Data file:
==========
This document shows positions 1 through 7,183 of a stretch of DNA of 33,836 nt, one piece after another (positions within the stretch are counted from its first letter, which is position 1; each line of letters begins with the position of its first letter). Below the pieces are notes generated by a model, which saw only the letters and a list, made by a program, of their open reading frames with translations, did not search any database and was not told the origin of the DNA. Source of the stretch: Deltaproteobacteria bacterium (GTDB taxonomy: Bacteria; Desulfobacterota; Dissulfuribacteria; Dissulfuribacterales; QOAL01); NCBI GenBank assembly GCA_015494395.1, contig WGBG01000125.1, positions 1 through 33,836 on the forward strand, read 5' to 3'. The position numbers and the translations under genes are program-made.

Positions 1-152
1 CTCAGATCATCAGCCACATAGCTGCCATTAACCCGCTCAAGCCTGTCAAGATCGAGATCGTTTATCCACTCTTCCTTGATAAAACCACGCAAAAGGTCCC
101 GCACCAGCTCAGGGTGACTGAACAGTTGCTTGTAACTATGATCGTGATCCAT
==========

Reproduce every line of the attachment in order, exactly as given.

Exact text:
This document shows positions 1 through 7,183 of a stretch of DNA of 33,836 nt, one piece after another (positions within the stretch are counted from its first letter, which is position 1; each line of letters begins with the position of its first letter). Below the pieces are notes generated by a model, which saw only the letters and a list, made by a program, of their open reading frames with translations, did not search any database and was not told the origin of the DNA. Source of the stretch: Deltaproteobacteria bacterium (GTDB taxonomy: Bacteria; Desulfobacterota; Dissulfuribacteria; Dissulfuribacterales; QOAL01); NCBI GenBank assembly GCA_015494395.1, contig WGBG01000125.1, positions 1 through 33,836 on the forward strand, read 5' to 3'. The position numbers and the translations under genes are program-made.

Positions 1-152
1 CTCAGATCATCAGCCACATAGCTGCCATTAACCCGCTCAAGCCTGTCAAGATCGAGATCGTTTATCCACTCTTCCTTGATAAAACCACGCAAAAGGTCCC
101 GCACCAGCTCAGGGTGACTGAACAGTTGCTTGTAACTATGATCGTGATCCAT